Kurds live a constant dicrimination, mostly because of the actions of a minority, the PKK, which is on everyone's mind, but you never say the name. In this region, there is no work, no factories, no money, but the sadness and anger to be considered as second category turks. There are also the military bases, up on the top of the hills, watching this huge prison.
The mountain passes and uphills took me down, and my right knee too. Leaving Tunceli, I had trouble cycling because of a vivid pain. We end up hitch-hiking to Erzincan. The next day it still hurts, but I want to climb that pass anyway. So like the jackass I am, I try until the pain is too striking and I finally have to give up, Stef with me. With several trucks and buses, we get to Trabzon, disappointed to have missed these beautiful moutains...
So we are stuck in Trabzon, hosted by Ötkür from couchsurfing, and his roommates. The good news is that they are great and we can stay as long as we want. We have now three missions to accomplish : getting the iranian visa, receiving a package from Belgium, and healing this %#@!§ knee!!!
One of the most common questions that people ask us is '' What do you think of the entry of Turkey in Europe?'' After almost two months in Turkey we have the feeling that the economy of the country is much better than in Bulgaria for instance. What scares most of the French, and probably most of the Europeans, is that Turkey is a muslim country. But Turkey is not an Islamic Republic! Here, religion is not interfering with politics, not like in Iran or in Syria. Everyone is free to live his own religion – for example, many women don't wear the headscarf, and it doesn't seem to bug anyone.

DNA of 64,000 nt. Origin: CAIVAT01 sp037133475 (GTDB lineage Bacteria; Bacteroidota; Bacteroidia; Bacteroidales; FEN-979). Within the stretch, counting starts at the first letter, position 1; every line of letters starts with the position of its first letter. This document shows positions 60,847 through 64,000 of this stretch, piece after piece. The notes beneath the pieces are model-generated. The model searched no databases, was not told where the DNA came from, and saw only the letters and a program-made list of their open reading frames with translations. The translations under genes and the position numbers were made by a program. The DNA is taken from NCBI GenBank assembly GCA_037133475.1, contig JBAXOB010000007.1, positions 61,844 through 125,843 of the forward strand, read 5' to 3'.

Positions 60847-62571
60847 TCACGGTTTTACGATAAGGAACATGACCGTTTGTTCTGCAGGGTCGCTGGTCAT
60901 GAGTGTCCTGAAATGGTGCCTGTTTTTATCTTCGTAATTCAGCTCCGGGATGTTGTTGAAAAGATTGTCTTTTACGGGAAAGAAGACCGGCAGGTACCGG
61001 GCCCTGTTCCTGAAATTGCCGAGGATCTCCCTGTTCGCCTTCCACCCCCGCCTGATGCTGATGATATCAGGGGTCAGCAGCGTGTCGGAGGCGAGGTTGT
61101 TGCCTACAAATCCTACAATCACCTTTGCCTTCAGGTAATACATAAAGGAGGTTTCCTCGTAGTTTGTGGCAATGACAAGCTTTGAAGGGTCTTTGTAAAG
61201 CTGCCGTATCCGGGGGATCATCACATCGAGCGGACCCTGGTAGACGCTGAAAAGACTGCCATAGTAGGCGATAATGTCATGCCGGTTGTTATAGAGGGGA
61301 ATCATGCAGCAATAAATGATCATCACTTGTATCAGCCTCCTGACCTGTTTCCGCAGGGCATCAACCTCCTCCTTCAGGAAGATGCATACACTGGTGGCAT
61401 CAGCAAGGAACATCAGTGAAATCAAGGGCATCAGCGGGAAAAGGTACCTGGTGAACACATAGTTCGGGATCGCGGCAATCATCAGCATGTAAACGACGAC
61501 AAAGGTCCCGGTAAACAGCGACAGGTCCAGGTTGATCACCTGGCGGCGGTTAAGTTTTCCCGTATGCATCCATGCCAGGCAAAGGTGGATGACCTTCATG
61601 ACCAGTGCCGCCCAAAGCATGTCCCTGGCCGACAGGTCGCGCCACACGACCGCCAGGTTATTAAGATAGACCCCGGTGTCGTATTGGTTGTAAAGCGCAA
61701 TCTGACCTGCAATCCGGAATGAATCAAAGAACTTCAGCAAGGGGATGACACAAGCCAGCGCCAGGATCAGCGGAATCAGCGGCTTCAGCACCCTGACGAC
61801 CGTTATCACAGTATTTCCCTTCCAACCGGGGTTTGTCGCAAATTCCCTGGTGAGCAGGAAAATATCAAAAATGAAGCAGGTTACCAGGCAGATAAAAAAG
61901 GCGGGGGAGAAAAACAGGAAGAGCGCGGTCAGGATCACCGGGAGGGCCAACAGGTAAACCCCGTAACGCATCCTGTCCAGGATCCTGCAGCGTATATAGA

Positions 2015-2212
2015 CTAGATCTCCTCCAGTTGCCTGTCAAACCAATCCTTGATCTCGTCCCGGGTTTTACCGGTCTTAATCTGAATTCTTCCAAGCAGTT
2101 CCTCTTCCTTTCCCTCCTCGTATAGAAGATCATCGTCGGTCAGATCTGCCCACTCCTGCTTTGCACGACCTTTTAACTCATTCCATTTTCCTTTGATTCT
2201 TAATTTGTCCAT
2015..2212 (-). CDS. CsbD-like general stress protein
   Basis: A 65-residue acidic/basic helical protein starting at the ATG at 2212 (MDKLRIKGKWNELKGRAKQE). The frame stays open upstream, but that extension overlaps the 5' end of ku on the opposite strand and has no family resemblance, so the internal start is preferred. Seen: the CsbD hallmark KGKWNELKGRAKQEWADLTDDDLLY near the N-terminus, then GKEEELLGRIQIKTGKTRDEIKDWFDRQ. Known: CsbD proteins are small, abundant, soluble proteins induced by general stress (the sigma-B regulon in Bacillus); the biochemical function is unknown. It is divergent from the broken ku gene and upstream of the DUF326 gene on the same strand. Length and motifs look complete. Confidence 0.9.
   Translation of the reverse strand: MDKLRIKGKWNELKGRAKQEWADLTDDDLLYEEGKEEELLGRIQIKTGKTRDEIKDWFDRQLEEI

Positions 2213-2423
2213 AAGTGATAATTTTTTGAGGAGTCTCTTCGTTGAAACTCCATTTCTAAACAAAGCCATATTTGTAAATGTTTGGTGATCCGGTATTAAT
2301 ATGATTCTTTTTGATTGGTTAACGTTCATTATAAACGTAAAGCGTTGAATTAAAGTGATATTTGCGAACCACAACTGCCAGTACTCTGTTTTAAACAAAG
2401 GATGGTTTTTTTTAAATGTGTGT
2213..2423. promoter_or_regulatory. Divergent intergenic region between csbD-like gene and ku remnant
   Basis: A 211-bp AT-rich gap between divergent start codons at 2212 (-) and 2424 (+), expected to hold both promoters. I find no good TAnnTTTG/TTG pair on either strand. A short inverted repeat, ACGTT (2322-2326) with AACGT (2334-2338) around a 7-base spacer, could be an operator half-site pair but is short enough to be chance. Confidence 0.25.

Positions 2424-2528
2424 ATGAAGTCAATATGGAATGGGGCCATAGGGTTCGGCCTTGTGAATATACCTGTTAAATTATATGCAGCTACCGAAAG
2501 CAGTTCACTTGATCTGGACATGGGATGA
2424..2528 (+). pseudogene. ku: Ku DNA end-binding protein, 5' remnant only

The only obstacle for Turkey to join Europe would be, and it's only our opinion, the problem of respect of human rights in some regions. Also maybe french people fear that Mont-Blanc wouldn't be the highest peak in Europe anymore, against mount Ararat, with its 5165 meters... Anyway this subject makes people talk, a lot!
We finally stayed 3 weeks in Trabzon. 3 weeks, 3 doctors, some doubts and fears about the rest of this trip. We have our iranian visa, but after this border, we will have to be counting days until India. Until now we didn't have this problem, but visas will be one of our main preoccupation in the next few weeks and months, so it raises a lot of questions in our minds.
But once again, we are take care of very well. Otkür and his roommates make us laugh and take us everywhere : hitch-hiking to Georgia for a week-end, four days in the mountains for rock climbing and some walks, eating pide and dürüms, … and we spend a lot of time practising our okey skills in a tea house, we make friends with the boss and he takes us to Sumela monastery for a visit.
Thanks to all these people, what would have been a difficult time turned into a stay rich in memories. We finally received the package that we were waiting for, and it happened to be full of belgian surprises! (thanks Philippe!!!) Julien's knee is better, so we're back on the saddles and we head to Erzurum hoping that everything will be alright in the mountains.
Along the Black Sea coast, the highway is snaking at the bottom of the mountains, where hazelnut trees are filling all the free space. The light green of the trees turns darker near Rize where the mountains are covered with tea fields. Tea needs a lot of humidity to grow, and we can say that there is enough here! The clounds coming from the sea are bumping into the Kaçkar mountains, up to 3500 meters. We have to cross this Kaçkar range to reach Erzurum.
After a three weeks break and a not so well knee, we need some motivation to climb the 2640 meters to the Ovit pass. I change my position on the bike and I strap my knee so it hurts less.